> doesn't mean the data aren't trying to get you. 
> 
> Now this pivots on both variables being string. Also, 
> in a industrial-strength solution, you wouldn't want
> to rely on all the distinct values fitting into a macro, 
> so -levelsof- may be set on one side. One thing we 
> can always do is map the distinct values to successive
> integers: 
> 
> egen group = group(var1) 
> su group, meanonly 
> local ngroup = r(max) 
> 
> -egen, group()- maps the distinct values of -var1- to the 
> integers 1,...,#groups; and we can retrieve #groups by a 
> -summarize- and then peeking at the saved results. 
> Initialise as before: 
> 
> gen long count = 0 
> 
> Another variable will come in useful, holding the 
> observation numbers: 
> 
> gen long obs = _n 
> 
> qui forval i = 1/`ngroup' { 
> 	su obs if group == `i', meanonly 
> 	local first = r(min) 
> 	count if var1[`first'] == var2 
> 	replace count = r(N) if group == `i' 
> } 
> 
> The loop uses a look-up technique. When we 
> are focusing on -group == 1-, for example, how 
> we know what value of -var1- we are dealing with? 
> (By construction, -var1- is constant for each 
> distinct value of -group- -- we set up a one-to-one
> mapping -- but what is that constant?) Notice that 
> it is not general enough to go 
> 
> 	su var1 if group == `i' 
> 
> and look at the saved results, because in general
> -var1- could be a string (and it is in Socrates' 
> example). We have to be one step more devious. 
> We just need to find the observation number for any 
> observation in a particular group, and then we can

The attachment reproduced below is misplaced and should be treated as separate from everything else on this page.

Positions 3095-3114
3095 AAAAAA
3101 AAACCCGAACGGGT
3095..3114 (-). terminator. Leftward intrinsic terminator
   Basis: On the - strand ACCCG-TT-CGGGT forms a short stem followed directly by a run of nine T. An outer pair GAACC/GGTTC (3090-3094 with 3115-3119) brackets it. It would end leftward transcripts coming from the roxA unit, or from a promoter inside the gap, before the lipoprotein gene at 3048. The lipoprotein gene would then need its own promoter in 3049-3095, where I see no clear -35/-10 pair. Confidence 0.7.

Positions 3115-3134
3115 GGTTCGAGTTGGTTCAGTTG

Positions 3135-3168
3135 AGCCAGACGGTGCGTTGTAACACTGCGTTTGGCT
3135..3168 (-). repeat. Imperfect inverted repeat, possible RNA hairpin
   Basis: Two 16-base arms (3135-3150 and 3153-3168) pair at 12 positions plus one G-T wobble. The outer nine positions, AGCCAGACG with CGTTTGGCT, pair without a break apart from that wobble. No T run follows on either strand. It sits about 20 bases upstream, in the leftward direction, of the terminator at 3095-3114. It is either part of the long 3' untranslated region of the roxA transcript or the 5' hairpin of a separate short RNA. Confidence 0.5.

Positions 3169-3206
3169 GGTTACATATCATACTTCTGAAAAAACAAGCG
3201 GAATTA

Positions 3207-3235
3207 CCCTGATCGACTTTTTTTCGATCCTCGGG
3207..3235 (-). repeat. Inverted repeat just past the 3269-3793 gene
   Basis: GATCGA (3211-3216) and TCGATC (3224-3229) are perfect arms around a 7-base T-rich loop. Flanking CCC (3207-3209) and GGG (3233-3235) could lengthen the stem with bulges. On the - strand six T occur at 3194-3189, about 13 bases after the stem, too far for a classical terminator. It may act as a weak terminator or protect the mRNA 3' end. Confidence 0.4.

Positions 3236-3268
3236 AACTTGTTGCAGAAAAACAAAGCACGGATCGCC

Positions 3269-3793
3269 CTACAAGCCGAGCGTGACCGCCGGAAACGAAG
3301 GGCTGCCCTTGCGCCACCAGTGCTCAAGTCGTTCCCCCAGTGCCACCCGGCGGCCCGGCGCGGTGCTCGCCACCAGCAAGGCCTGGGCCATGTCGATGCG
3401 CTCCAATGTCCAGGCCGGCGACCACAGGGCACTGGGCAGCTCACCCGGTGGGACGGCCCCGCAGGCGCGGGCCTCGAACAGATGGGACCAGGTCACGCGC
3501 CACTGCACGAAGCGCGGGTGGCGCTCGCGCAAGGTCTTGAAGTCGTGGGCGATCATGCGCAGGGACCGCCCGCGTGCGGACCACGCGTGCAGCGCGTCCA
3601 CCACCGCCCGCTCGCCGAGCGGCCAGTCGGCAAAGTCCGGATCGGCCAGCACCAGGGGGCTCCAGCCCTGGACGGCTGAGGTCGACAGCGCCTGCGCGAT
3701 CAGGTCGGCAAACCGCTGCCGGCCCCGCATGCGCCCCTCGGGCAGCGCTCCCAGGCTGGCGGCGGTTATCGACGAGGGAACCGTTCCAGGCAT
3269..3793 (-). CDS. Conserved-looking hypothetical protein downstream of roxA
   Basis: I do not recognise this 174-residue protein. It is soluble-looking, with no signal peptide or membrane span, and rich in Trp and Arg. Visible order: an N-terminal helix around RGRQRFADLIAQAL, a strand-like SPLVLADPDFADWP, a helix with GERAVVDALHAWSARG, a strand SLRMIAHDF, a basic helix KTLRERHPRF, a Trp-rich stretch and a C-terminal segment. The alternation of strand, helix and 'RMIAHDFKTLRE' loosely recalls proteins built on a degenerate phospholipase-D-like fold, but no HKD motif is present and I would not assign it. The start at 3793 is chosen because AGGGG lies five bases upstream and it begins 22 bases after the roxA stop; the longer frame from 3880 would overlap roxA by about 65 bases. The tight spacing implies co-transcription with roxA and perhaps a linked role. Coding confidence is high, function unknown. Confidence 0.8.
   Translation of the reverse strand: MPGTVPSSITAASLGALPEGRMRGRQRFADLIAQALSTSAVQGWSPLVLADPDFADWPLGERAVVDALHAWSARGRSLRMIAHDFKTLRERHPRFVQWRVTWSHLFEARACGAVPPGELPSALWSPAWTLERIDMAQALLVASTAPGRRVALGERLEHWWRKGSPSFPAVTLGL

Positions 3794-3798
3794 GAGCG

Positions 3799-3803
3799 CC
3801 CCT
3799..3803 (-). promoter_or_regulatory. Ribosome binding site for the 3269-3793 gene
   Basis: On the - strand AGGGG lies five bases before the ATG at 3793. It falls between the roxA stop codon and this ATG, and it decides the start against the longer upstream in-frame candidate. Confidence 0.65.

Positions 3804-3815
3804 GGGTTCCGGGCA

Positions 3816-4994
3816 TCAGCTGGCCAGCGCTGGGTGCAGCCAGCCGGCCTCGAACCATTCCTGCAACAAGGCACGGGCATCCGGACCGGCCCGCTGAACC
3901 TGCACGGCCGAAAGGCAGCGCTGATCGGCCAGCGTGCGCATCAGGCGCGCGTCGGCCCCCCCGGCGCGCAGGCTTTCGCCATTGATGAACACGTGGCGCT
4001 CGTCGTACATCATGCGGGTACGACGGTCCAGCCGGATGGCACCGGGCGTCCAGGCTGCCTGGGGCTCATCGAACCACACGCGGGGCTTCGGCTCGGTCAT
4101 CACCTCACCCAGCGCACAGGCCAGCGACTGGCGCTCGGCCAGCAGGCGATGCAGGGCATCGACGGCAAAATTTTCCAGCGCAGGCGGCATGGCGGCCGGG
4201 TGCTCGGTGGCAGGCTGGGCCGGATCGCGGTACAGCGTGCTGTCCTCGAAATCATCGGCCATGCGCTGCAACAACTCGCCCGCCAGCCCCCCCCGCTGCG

> get at the corresponding value of -var1-. That 
> is where the -obs- variable comes in useful. 
> There are two saved results that will work, the
> minimum or the maximum, and you can choose. (The 
> mean won't work in general: consider, for example, 
> a group with just two representatives, in observation
> 8 and observation 10: the mean at 9 does not 
> identify a representative.) 
> 
> So here is some code for Socrates' example: 
> 
> egen group = group(owner) 
> su group, meanonly 
> local ngroup = r(max) 
> gen long match = 0 
> gen long obs = _n 
> qui forval i = 1/`ngroup' { 
> 	su obs if group == `i', meanonly 
> 	local first = r(min) 
> 	count if owner[`first'] == inter  
> 	replace match = r(N) if group == `i' 
> } 
> 
> Nick 
> n.j.cox@durham.ac.uk 
> 
> Socrates Mokkas
>  
> > I seem to have a problem with the command fndmtch2.
> > My data is a huge sample of companies. They have the form of:
> > 
> > Firms	Inter	Owner	match
> > c	r	g	0
> > c	r	t	1
> > b	t	r	1
> > 
> > I want find whether companies that are "Owners" are included 
> > in the category 
> > of "Inter" also. I run the command fndmtch2 which gives me 
> > the variable "match"
> > The command I run is:
> > fndmtch2  Owner Inter, generate(match3) count miss
> > 
> > What I do not understand is why isn't match=2 for the case of 
> > the 3rd observation since the element of "r" can be met twice 
> > (1st and 2nd observation) in the "Inter" variable. Thank you 
> > very much!
> 
>